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[css3-background] Question on background-repeat: round

From: <Cathy.Chan@nokia.com>
Date: Fri, 14 Jan 2011 19:54:42 +0000
To: <www-style@w3.org>
Message-ID: <D66EA3180FEC4248B33155A2C7E6313B15E9DF@008-AM1MPN1-016.mgdnok.nokia.com>
The spec provides the following formula for computing the background size when background-repeat is ‘round’ for one or both dimensions (http://www.w3.org/TR/css3-background/#the-background-size):

If X ≠ 0 is the width of the image after step one and W is the width of the background positioning area, then the rounded width X' = W / round(W / X) where round() is a function that returns the nearest natural number (integer greater than zero).

My understanding of the "nearest natural number" is that it could be smaller than or larger than the given number. Thus, 2.4 should round (down) to 2, whereas 2.7 should round (up) to 3.

However, the examples seem to imply that rounding is always in the "up" direction to the next natural number, which is not necessarily the nearest.

For example, the last example in Example XIII above the formula:

The following example rounds the height of the image to 25%, down from the specified value of 30%. At 30%, three images would fit entirely and a fourth only partially. After rounding, four images fit. The width of the image is 20% of the background area width and is not rounded.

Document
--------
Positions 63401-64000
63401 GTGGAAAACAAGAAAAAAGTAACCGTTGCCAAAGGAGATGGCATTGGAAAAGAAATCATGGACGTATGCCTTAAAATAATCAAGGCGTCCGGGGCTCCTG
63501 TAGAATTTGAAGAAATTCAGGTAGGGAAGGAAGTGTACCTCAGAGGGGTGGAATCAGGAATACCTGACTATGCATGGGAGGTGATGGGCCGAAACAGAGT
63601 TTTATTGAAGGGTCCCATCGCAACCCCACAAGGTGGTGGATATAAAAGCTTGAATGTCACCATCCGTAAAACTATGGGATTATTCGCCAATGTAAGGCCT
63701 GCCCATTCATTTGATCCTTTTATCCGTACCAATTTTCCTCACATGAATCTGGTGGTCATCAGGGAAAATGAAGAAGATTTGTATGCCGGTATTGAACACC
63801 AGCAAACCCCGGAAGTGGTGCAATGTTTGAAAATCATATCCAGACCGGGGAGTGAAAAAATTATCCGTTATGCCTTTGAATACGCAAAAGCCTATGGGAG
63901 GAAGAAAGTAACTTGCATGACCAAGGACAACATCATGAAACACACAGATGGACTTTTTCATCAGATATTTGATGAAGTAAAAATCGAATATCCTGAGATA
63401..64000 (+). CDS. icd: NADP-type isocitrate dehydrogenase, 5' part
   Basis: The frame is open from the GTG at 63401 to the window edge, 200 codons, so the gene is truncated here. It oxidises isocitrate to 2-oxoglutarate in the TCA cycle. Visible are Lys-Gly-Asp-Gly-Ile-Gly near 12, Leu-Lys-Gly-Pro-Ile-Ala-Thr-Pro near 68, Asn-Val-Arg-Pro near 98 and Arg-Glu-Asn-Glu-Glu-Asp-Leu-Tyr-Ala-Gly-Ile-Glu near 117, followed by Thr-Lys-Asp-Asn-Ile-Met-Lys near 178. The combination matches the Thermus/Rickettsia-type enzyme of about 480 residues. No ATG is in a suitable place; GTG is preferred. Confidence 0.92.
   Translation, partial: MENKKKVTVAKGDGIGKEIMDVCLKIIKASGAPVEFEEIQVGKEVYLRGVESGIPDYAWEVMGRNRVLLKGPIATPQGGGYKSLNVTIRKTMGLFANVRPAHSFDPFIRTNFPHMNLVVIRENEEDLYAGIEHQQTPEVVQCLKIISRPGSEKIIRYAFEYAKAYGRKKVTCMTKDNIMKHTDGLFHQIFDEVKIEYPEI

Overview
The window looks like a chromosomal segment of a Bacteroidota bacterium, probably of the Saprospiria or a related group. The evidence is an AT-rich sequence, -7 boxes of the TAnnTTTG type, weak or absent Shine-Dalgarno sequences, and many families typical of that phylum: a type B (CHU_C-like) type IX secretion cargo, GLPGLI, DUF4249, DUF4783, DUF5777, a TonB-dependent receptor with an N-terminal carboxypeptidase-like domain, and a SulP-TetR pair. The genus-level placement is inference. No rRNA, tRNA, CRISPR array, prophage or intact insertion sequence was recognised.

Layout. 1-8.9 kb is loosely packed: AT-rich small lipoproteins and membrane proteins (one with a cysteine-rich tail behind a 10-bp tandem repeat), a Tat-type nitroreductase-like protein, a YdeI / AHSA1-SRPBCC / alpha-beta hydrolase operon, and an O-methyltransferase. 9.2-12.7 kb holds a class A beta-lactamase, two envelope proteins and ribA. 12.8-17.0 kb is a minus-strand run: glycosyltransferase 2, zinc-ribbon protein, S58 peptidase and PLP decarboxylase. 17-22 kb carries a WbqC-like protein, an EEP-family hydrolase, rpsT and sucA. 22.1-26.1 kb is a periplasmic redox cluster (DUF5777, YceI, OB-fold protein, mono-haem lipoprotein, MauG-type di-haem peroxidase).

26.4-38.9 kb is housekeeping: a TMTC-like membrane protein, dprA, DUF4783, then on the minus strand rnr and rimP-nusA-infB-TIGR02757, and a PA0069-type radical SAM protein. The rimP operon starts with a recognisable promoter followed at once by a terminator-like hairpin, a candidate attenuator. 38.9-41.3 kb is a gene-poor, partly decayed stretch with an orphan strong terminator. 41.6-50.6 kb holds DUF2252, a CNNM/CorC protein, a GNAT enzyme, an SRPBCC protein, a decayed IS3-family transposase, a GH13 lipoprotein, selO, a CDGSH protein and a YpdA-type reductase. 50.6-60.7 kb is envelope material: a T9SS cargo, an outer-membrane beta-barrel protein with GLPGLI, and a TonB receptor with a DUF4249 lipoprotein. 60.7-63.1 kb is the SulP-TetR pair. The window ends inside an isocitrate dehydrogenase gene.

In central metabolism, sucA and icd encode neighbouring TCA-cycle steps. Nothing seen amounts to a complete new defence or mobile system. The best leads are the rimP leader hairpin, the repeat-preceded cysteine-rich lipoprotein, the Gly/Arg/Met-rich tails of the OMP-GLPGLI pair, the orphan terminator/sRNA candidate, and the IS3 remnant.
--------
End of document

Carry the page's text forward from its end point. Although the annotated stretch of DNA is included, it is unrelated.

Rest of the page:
p {
    background-image: url(chain.png);
    background-repeat: no-repeat round;
    background-size: 20% 30% }

At 30%, 3.33 images would have been in a row. Shouldn't the "nearest natural number" be 3 instead of 4?

Similarly, the third example in Example XIV below the formula:

In the following example, the background is shown with a width of 3em or slightly smaller, so that it fits a whole number of times in the width of the background. The height is scaled proportionally to keep the original aspect ratio: 
div {
  background-image: url(image3.png);
  background-repeat: round repeat;
  background-size: 3em auto }

If rounding could go in either direction, the background width could be 3em, slightly smaller, *or slightly larger*.

So, which is correct, the formula or the examples? Or am I missing something completely?

Thanks and regards, Cathy.
Received on Friday, 14 January 2011 19:57:18 UTC

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